Torn Rotator Cuff Symptoms

I previously discussed the rotator cuff anatomy and the causes of rotator cuff tears.  In this post, I will review the torn rotator cuff symptoms.

First let’s review some rotator cuff basics:

Now let’s review the common torn rotator cuff symptoms.

Torn Rotator Cuff SymptomsTorn Rotator Cuff Symptoms

Many people who have a tear in their rotator cuff have no symptoms.  In fact it is estimated that 50-60% of people over the age of 60 have a rotator cuff tear and no symptoms. These asymptomatic tears typically occur in older patients and with tears caused by slow wear rather than an acute injury.

Those that are symptomatic usually have some combination of the following shoulder symptoms:

The torn rotator cuff symptoms can be different for those with tears that develop slowly over time versus those who have tears that develop rapidly from trauma .

Torn Rotator Cuff Symptoms – Slow Developing Tears

The development of symptoms in these people often has one of two patterns:

  1. Slow Symptom Onset. There is a very slow progression of symptoms over months or years.  The symptoms in these people are often not as severe. They will frequently have pain with activity and while sleeping.  Occasionally they will have clicking or catching.  Often their strength can be normal or only mildly impaired.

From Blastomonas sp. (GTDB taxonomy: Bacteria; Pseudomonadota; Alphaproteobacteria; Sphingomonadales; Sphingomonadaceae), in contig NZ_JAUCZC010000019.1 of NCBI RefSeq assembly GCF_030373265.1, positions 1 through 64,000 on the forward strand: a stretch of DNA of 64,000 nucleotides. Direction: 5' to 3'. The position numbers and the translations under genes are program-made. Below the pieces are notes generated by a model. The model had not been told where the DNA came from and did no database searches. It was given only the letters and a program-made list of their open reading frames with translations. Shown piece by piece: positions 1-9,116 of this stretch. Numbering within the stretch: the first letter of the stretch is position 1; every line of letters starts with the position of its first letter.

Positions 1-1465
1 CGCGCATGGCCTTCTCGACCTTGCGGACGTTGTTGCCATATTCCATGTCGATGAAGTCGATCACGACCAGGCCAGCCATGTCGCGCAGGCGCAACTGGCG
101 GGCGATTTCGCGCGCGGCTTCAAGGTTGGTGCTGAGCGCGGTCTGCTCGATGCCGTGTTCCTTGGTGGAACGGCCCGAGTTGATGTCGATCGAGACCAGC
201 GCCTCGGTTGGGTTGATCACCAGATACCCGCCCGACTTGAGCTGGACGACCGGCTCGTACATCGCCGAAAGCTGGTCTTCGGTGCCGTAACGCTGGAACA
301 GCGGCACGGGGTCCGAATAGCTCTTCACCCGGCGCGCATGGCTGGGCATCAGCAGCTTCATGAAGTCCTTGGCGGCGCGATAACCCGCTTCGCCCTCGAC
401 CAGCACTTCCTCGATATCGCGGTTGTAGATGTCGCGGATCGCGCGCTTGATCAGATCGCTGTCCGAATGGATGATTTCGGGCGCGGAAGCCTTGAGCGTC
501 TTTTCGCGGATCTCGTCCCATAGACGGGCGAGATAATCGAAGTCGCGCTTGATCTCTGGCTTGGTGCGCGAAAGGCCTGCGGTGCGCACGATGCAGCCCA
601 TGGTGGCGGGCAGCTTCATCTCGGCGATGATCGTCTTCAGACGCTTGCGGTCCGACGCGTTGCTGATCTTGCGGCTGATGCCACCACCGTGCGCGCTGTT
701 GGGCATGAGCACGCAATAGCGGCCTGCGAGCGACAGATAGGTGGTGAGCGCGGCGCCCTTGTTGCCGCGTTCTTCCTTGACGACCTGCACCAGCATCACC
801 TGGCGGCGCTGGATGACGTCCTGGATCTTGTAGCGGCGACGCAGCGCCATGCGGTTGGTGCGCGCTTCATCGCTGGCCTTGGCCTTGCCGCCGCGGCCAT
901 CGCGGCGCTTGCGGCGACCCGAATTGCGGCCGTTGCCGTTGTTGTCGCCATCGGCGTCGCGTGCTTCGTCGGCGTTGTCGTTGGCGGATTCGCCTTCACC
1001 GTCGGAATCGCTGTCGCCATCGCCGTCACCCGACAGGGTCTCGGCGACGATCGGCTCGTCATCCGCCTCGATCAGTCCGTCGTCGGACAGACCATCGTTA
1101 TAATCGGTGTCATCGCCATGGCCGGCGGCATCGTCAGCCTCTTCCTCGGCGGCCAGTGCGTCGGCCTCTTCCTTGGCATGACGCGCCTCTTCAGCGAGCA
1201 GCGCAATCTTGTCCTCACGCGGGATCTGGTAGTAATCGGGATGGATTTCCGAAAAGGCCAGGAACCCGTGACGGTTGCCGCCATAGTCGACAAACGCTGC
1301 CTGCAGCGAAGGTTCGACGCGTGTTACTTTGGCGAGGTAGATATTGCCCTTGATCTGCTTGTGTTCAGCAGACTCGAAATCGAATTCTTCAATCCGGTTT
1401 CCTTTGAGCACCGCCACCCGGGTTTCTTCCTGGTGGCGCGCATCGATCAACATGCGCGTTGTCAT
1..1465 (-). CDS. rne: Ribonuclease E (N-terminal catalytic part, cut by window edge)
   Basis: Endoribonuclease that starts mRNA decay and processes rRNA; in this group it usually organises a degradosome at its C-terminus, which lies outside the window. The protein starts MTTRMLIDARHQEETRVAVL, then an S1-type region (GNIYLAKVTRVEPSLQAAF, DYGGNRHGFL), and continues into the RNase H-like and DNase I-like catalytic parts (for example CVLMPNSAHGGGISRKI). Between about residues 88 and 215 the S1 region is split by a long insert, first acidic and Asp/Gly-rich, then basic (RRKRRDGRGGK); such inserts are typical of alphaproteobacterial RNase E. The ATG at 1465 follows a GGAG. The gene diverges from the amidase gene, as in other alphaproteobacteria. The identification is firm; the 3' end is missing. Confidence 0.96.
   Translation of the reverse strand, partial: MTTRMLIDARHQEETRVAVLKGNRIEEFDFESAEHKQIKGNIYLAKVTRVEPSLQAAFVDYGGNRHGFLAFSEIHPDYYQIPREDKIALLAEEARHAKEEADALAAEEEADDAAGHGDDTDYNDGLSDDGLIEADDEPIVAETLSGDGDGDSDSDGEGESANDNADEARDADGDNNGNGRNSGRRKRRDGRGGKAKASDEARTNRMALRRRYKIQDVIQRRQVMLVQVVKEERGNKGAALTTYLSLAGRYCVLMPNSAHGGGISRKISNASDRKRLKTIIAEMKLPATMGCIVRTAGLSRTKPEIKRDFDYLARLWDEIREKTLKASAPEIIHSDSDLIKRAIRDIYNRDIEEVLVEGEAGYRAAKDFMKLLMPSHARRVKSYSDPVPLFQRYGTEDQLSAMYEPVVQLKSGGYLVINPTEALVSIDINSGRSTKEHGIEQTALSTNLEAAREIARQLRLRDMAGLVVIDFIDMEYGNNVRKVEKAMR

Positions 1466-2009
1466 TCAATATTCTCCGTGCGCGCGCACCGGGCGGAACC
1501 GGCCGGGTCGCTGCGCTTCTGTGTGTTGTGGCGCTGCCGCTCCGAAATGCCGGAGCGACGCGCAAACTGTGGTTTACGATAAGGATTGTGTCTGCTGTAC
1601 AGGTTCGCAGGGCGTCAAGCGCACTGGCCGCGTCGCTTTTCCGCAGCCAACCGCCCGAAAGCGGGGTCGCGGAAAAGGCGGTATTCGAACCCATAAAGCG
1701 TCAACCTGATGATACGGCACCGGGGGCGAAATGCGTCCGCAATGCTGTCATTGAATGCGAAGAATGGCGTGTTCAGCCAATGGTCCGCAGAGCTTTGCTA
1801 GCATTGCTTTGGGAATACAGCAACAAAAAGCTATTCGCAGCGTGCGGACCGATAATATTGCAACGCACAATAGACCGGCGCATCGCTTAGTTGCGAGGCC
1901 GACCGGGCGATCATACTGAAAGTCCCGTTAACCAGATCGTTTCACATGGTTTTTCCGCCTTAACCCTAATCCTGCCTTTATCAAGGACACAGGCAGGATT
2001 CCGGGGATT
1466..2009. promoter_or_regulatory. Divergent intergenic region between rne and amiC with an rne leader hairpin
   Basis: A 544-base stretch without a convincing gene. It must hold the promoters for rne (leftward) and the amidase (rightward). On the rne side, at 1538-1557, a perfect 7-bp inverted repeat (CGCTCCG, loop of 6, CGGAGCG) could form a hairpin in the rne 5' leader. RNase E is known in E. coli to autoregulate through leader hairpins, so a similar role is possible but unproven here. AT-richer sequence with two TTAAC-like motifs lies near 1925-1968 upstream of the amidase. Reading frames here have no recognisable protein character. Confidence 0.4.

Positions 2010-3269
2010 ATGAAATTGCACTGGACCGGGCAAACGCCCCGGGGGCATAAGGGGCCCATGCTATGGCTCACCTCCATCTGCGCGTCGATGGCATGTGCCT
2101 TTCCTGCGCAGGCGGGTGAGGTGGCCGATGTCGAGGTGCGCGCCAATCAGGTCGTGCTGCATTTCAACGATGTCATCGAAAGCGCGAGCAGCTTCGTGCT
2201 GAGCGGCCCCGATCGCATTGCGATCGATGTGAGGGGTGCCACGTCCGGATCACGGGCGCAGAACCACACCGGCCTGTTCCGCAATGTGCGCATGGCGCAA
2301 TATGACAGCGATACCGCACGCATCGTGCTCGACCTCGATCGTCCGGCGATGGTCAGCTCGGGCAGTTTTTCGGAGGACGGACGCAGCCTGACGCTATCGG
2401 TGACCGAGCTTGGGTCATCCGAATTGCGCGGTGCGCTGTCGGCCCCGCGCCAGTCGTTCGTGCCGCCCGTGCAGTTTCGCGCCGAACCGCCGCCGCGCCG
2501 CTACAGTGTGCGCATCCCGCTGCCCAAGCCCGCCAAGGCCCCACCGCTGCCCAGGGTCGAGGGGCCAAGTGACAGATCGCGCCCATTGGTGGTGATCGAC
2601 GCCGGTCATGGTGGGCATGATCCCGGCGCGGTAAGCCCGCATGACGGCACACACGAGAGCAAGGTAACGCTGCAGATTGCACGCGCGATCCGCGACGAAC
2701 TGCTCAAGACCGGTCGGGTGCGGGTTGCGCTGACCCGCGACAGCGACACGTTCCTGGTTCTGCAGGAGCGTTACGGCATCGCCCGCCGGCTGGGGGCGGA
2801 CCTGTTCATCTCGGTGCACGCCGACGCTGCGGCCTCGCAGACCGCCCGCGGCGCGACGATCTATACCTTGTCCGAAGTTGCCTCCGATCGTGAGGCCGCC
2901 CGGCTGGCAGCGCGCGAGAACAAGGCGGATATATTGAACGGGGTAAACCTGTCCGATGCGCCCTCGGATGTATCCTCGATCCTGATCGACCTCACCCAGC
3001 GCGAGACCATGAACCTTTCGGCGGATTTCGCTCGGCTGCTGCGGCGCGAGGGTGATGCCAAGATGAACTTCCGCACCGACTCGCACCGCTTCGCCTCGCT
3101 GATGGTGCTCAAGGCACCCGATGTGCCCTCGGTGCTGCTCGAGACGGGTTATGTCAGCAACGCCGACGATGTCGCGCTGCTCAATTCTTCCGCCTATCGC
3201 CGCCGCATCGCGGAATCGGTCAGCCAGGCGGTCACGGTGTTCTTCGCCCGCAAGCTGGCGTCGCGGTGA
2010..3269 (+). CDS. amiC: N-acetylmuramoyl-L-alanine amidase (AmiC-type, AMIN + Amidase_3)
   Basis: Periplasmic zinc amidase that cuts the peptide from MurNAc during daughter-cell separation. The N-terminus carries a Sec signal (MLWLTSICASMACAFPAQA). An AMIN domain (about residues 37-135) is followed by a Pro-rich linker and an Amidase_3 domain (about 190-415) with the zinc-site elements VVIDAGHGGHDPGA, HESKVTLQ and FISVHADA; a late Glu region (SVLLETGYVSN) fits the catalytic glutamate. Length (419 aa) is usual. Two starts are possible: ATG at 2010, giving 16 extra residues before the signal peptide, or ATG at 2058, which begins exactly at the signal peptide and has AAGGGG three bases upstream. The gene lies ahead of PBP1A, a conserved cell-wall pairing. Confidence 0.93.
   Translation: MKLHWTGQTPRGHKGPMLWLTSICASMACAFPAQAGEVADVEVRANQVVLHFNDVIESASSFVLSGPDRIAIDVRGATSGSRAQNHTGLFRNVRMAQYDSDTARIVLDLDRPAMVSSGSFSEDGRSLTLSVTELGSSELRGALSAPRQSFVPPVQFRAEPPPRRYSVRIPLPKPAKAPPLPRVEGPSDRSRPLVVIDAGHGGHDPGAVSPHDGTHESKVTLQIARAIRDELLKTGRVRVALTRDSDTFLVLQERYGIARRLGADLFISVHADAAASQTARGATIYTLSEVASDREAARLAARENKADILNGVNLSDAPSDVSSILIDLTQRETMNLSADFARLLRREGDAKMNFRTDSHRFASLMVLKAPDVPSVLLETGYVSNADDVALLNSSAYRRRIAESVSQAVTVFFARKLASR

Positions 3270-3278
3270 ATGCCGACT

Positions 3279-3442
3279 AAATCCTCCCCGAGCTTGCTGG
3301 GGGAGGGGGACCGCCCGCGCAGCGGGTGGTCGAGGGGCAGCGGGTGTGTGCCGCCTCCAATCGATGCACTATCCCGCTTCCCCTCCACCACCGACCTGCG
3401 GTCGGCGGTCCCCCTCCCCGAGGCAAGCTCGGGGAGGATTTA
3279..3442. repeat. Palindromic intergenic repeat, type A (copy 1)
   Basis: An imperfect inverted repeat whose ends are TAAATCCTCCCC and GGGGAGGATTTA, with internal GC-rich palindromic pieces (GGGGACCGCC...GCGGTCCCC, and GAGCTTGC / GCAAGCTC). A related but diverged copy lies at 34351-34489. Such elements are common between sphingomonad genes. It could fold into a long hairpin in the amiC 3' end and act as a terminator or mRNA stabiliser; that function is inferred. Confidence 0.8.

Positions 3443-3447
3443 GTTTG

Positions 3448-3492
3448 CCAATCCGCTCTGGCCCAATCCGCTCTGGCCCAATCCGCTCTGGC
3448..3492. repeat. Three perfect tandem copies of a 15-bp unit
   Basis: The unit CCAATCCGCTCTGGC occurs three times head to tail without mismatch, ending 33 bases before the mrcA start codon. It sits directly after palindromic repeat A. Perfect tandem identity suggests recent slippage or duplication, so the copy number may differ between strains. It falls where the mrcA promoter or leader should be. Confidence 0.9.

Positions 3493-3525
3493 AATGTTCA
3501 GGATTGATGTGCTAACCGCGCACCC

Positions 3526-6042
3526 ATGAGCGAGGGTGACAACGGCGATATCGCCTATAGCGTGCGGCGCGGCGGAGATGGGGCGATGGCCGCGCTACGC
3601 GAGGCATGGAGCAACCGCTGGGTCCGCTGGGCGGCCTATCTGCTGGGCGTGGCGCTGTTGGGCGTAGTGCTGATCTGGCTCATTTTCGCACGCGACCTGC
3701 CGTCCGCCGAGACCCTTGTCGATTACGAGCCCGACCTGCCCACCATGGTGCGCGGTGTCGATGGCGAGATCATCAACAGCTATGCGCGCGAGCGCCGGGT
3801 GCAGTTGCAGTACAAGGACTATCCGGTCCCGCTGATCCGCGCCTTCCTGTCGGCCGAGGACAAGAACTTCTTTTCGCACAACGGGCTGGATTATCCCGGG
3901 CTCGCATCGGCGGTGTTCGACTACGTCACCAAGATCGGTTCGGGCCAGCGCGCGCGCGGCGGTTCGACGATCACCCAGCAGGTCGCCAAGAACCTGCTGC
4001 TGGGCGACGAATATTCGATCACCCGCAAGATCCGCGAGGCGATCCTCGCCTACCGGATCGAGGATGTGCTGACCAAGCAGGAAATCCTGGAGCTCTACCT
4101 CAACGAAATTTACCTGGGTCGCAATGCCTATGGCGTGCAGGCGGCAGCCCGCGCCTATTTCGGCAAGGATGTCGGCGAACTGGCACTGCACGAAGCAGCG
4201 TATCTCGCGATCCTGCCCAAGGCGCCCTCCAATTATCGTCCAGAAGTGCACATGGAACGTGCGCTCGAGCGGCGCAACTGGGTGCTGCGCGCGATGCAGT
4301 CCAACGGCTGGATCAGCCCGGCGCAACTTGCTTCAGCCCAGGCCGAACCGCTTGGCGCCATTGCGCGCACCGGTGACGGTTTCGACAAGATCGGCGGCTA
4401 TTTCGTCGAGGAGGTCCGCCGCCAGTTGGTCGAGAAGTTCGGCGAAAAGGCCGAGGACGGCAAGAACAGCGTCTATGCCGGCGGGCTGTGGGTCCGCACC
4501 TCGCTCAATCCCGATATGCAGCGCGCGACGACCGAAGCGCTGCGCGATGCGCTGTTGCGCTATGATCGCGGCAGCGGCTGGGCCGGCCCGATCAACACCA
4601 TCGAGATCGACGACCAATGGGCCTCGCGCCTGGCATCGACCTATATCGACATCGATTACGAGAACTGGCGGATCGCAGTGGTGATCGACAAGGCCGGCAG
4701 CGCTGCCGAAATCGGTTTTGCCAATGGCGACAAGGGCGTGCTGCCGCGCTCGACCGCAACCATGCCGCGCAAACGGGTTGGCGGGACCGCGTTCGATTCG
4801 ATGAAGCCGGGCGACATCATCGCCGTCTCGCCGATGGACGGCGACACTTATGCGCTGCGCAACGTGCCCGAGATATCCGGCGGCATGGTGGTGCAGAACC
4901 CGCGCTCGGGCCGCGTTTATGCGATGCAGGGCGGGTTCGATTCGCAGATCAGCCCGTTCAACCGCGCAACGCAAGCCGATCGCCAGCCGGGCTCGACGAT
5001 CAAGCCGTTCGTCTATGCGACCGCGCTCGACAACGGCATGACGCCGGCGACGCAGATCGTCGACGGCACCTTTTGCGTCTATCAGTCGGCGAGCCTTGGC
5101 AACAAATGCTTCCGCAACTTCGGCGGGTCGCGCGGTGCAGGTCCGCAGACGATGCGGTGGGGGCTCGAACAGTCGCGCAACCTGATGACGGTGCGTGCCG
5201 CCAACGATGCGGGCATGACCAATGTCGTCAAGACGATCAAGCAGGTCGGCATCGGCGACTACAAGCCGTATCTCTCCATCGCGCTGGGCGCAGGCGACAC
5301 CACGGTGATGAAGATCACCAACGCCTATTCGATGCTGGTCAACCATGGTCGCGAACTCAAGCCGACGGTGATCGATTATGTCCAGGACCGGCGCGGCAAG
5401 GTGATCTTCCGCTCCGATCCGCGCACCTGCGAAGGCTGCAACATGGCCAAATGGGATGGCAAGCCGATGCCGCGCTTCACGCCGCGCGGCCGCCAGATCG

2. Rapid Symptom Onset. They may go years without symptoms, often not even aware that they have a tear.  Suddenly significant pain and weakness can develop.  The symptoms can begin either without any apparent cause or after an obvious injury.  These people often have similar symptoms to those described below having an acute traumatic cause to their tear. Due to considerable weakness and pain, they usually will have poorly functioning shoulders and can be unable to even lift their arm.  Constant pain that may even worsen at night is common.

Torn Rotator Cuff Symptoms – Rapid Developing Tears

These tears occur in previously normal shoulders.  They develop as a result of a traumatic injury.  The symptoms usually become significant rather quickly, either at the time of the injury or shortly thereafter.  There is often considerable pain and weakness.  Attempts at raising the arm frequently increase the pain.  Lowering the arm from a raised position can be even more painful, as is sleeping. Outward signs of bruising, swelling or deformity of the shoulder are rare and usually mean that there are other associated injuries.

If you have any of these symptoms, an Orthopaedic Sports Medicine doctor can help. :-)  Delay in treatment, can affect outcome. So if you suffer from these symptoms, it is a good idea to get your shoulder evaluated.

Jeffrey H. Berg, M.D.

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